Located in the Grand Ballroom, there was over 200 whiskies from around the globe, along with some beer and a few other spirits. There was also a small spread which included build-your-own-mashed potatoes, poached salmon (perfect with whiskies), stir fry, carving station, and desserts. After a small snack, it was time to try some of the product.
I started with Bulleit Bourbon. Bourbon is an American mostly corn whiskey with a style that started in Bourbon County, Kentucky. Bulleit was first created in the 1830s by Augustus Bulleit, but ended production after his death. It was reintroduced by his great-great-grandson in 1987 and has become a huge success. It is made of a high rye content (30%) for a bourbon, and has a bold but smooth flavor- vanilla oak spice, coconut, and honey.
Scotch, a whiskey made in Scotland, was the biggest hit at the event. There are three types of Scotch:
- Blended. A Scotch whiskey distilled at more than one distillery and made from a combination of malted barley and other cereals.
- Blended Malt. A Scotch whiskey distilled at more than one distillery made from malted barley.
- Single Malt. A Scotch whiskey distilled at one distillery made from malted barley.
There are also five different regions (some consider the Islands as a sixth), each with their own distinct aromas and flavor profiles:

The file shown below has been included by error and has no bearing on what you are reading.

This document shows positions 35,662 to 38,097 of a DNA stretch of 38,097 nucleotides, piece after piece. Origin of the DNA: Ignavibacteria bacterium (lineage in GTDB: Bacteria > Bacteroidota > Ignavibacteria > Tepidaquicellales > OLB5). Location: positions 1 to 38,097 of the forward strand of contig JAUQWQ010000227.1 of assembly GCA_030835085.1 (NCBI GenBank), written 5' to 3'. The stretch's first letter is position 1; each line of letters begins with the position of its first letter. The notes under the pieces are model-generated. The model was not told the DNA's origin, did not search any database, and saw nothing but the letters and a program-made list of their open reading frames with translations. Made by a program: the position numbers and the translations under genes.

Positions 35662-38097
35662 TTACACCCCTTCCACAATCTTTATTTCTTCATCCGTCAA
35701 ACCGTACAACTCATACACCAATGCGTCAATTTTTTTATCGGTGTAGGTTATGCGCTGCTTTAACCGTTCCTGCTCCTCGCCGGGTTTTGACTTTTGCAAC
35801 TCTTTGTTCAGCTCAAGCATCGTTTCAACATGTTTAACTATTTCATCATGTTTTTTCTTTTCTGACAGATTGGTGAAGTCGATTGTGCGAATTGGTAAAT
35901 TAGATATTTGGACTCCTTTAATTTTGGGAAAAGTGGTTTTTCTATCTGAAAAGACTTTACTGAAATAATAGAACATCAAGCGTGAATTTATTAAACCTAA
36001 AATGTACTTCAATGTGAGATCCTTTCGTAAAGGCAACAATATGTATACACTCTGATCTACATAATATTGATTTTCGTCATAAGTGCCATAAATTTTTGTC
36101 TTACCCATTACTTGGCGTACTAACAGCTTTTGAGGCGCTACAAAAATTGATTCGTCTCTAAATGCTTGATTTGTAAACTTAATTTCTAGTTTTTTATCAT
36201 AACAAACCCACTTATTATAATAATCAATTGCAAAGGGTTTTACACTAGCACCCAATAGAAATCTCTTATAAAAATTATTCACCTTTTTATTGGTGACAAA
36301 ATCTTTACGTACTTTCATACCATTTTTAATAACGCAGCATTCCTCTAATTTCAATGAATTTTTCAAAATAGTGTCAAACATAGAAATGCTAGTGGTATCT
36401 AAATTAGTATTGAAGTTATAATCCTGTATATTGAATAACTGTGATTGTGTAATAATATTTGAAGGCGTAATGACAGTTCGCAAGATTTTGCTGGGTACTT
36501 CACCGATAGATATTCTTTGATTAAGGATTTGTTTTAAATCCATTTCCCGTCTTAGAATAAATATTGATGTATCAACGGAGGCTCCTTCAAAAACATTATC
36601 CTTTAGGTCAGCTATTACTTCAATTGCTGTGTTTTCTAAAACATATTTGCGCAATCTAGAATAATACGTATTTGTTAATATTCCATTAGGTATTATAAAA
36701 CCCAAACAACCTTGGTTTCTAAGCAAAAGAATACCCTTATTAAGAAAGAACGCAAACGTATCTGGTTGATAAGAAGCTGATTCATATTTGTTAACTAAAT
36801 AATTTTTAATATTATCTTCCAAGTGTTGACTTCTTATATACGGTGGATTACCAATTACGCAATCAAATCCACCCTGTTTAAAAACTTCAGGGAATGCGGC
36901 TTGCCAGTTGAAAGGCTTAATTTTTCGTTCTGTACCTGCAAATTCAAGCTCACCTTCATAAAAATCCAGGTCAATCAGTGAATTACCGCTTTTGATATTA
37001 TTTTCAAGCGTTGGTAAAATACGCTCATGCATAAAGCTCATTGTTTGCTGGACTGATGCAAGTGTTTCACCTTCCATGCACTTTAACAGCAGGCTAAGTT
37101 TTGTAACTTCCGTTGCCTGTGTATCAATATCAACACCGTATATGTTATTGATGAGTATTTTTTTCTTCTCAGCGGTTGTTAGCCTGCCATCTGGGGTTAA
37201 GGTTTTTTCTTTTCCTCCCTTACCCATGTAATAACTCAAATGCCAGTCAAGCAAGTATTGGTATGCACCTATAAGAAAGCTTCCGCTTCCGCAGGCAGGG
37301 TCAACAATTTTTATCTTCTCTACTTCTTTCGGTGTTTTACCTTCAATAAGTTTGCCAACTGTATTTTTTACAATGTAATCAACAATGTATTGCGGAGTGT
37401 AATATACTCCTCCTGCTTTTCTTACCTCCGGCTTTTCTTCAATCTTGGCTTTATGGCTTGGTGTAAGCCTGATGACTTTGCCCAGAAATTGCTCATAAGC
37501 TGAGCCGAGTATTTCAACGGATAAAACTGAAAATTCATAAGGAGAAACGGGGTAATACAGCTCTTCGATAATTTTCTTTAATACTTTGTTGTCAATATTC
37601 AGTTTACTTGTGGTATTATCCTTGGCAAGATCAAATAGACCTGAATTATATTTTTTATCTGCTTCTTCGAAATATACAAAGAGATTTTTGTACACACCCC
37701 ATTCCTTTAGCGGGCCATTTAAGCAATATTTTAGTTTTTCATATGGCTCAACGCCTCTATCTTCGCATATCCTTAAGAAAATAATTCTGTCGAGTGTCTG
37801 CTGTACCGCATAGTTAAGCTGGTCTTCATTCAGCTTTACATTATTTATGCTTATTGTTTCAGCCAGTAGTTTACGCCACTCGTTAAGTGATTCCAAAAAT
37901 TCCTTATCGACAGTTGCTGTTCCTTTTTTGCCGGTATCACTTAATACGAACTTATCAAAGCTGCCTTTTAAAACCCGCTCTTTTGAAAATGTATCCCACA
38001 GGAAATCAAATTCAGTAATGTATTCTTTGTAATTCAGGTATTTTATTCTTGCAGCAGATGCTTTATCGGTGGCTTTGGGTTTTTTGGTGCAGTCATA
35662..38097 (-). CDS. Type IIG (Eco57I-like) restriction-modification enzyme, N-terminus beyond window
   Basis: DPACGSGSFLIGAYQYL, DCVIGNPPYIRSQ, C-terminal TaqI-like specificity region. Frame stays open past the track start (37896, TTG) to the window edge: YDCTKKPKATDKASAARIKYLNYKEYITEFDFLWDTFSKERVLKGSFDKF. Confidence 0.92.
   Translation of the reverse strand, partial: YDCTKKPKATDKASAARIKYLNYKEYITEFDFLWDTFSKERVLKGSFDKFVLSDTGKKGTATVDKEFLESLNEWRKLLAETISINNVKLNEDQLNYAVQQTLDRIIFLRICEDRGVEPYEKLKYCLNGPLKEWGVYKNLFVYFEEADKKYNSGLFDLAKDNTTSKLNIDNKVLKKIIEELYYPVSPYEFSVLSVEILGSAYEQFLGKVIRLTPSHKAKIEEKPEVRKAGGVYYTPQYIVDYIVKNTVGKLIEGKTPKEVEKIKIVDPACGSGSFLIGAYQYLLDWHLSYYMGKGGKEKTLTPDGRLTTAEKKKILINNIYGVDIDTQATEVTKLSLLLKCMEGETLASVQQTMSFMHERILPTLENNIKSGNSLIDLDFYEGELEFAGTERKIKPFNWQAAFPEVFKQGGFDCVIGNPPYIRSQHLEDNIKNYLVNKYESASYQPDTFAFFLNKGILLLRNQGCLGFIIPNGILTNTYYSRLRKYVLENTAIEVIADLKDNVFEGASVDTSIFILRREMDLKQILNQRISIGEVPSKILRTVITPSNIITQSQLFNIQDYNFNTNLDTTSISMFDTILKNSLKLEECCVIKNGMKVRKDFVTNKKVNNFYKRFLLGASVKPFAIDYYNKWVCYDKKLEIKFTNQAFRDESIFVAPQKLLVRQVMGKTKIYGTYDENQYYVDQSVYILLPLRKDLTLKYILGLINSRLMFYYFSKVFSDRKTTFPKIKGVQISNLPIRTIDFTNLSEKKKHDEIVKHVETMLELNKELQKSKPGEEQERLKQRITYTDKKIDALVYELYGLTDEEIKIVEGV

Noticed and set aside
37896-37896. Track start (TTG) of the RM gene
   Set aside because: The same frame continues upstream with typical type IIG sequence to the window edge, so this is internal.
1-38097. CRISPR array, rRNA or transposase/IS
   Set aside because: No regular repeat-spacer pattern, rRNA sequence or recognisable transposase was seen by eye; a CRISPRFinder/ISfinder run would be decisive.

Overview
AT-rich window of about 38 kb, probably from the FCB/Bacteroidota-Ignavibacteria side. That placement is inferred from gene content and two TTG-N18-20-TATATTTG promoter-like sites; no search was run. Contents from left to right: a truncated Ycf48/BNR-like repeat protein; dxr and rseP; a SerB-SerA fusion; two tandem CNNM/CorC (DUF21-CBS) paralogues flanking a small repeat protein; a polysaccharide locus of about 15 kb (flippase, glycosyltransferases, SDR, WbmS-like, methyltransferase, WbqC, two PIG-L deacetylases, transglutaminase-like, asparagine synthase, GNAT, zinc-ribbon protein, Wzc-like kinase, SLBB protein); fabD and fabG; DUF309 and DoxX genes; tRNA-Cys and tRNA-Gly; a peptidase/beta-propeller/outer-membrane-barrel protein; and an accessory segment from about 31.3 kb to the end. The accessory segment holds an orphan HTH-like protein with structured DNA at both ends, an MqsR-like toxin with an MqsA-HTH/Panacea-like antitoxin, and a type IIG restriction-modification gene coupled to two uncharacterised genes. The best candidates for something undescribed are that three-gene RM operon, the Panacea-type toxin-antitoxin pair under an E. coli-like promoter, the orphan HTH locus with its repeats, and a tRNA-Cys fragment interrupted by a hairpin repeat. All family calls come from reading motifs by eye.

- Speyside. Elegant and complex, with refined smokiness. Located on a portion of the northeast coast, with the largest concentration of Single Malts.
- Lowlands. Soft flavors of malted barley, located south of Perth.
- Highlands. Round and firm character with a slight peatiness. The largest region, located north of the Lowlands.
- Islay. Seaweed, iodine, phenolic character- very much like the sea. Located on the northwest islands.
- Campbeltown. Very distinct and briny. Located on a peninsula just west of the Lowlands/Highlands border.
- Islands. Jura, Orkney, and Skye Islands, each with their own distinct character.
I am more of a Speyside guy, so my favorite was The Macallan, a Scotch with a rich tradition. Traditionally aged in one year old Sherry casks, giving caramel and nuttiness. They also released a Cask Strength (a whiskey bottled straight from the cask, with no additional spring water added), which is smooth and extremely flavorful, aged between 10-12 years. I also really like The Glenrothes, which is unique in the fact that it is bottled by vintage, not age. Made not far from The Macallan, they have an old tradition of additionally using Bourbon casks to age the Scotch.
After all the whiskey, I needed to tone down, and visited the Goose Island stand. Many small batch production beers were onhand such as the Matilda Belgian Style Pale Ale, the Pere Jacques Vintage Belgian Style Abbey Ale, and the Sofie and Juliet Champagne drinkers ales. Keeping with the whiskey tradition, there was also a Bourbon County Stout, aged in Bourbon casks. It is very rich and chocolatey, an excellent winter beverage.
A special thanks to Malt Advocate for the VIP tickets and to my wife for accompanying me and finding out how these products could appeal to women.